Because macroadenomas are larger than 10 mm in diameter, they are easier to detect radiologically than microadenomas.  These benign tumors often enlarge the sella turcica, a finding that can be appreciated on plain radiographs and cross-sectional imaging.  On noncontrast T1-weighted imaging, these intrinsic pituitary tumors are hypointense to the surrounding gland.  They exhibit heterogeneous enhancement after gadolinium administration.  On T2-weighted sequences, they are more often hyperintense than microadenomas, particularly if they are soft or necrotic.[19]  About 20 to 30% of adenomas show evidence of hemorrhage.[23]  Subacute hemorrhage is best appreciated on T1-weighted sequences where it appears as hyperintense methemoglobin (Fig. 6).  Signal intensity on T2-weighted imaging is variable.  Typically, hemorrhage is asymptomatic although it may cause clinical symptoms of pituitary apoplexy.[18,21]

    Figure 7. (A) Coronal T1-weighted precontrast image

    Figure 7. (A) Coronal T1-weighted precontrast image reveals a large intrinsic pituitary mass extending into the suprasellar cistern. (B) After contrast administration, the mass shows strong heterogeneous enhancement. The optic chiasm is compressed. (C) Postcontrast sagittal image shows enlargement of the sella turcica. (D) Coronal T2-weighted image shows heterogeneous areas of signal hyperintensity within the gland, indicating areas of cystic necrosis.

    As the pituitary macroadenoma enlarges, it has a tendency to invade surrounding structures.  Superior extension into the suprasellar cistern is well demonstrated on MR imaging, which allows compression of the optic chiasm to be assessed (Fig. 7).  Tumor invasion of the cavernous sinus is more difficult to determine; traditionally, the presence of tumor lateral to the internal carotid artery is a reliable sign (Fig. 8).[6]  Encasement of the intercavernous internal carotid artery by adenoma greater than or equal to 67% was concluded to be a specific sign of a cavernous sinus invasion in one study.[6]  Extrinsic narrowing of the carotid artery is rarely associated with pituitary adenomas and is more suggestive of meningiomas.  Tumor also may extend inferiorly into the sphenoid sinus or clivus with a predisposition to erode bone.  As a result, the hyperintensity of the clival bone marrow on T1-weighted images is lost.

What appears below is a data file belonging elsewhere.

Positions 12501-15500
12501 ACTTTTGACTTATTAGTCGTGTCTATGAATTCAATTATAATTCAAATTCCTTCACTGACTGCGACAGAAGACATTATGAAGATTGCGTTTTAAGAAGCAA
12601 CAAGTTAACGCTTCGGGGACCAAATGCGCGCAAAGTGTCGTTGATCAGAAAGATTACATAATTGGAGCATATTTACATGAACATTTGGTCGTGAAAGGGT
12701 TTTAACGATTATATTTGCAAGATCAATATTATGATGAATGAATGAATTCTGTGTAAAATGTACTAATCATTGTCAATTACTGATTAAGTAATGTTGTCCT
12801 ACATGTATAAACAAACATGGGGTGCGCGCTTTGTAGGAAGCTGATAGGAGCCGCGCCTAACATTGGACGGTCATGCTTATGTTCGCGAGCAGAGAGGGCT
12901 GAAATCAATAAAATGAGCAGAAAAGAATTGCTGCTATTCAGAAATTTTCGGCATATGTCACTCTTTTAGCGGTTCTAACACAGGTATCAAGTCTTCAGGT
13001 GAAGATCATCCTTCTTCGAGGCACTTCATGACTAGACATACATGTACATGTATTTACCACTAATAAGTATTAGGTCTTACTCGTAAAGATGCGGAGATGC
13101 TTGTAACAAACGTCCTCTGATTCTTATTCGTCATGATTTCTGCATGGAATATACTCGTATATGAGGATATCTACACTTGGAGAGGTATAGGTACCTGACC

Figure 8. (A) Sagittal precontrast T1-weighted image

    Figure 8. (A) Sagittal precontrast T1-weighted image shows that the normal hyperintense clivus has been invaded extensively and replaced with hypointense pituitary tumor. A small focus of hemorrhage is seen anteriorly. (B) Postcontrast axial image shows bilateral invasion of the cavernous sinuses with tumor surrounding both internal carotid arteries.

    MR imaging is a useful technique for following macroadenomas.  The appearance after transsphenoidal surgery depends on the packing materials used.  Fat packed in the surgical defect appears hyperintense on T1-weighted sequences and requires the use of fat-saturated sequences to distinguish contrast enhancement from packing material.  The MR imaging signal from Gelfoam is variable although it is often isointense to the pituitary gland with a hypointense center.[7]  Both types of packing material show significant atrophy over time.  Thus follow-up imaging is key for determining the presence of residual tumor.

    Differential Diagnosis of Pituitary Tumors

    There is a wide differential diagnosis for mass lesions within the sellar and suprasellar regions, including not only tumors but also inflammatory and vascular lesions.

    Figure 9. (A) Sagittal T1-weighted precontrast image reveals a hyperintense suprasellar cystic lesion consistent with an adamantinomatous craniopharyngioma. (B) Coronal T2-weighted image shows evidence of optic chiasm compression.

    Figure 9. (A) Sagittal T1-weighted precontrast image reveals a hyperintense suprasellar cystic lesion consistent with an adamantinomatous craniopharyngioma. (B) Coronal T2-weighted image shows evidence of optic chiasm compression.

    Figure 10. (A) Sagittal and (B) coronal noncontrast T1-weighted images

    Figure 10. (A) Sagittal and (B) coronal noncontrast T1-weighted images reveal an asymptomatic hyperintense focal lesion within the pars intermedia consistent with a Rathke cleft cyst.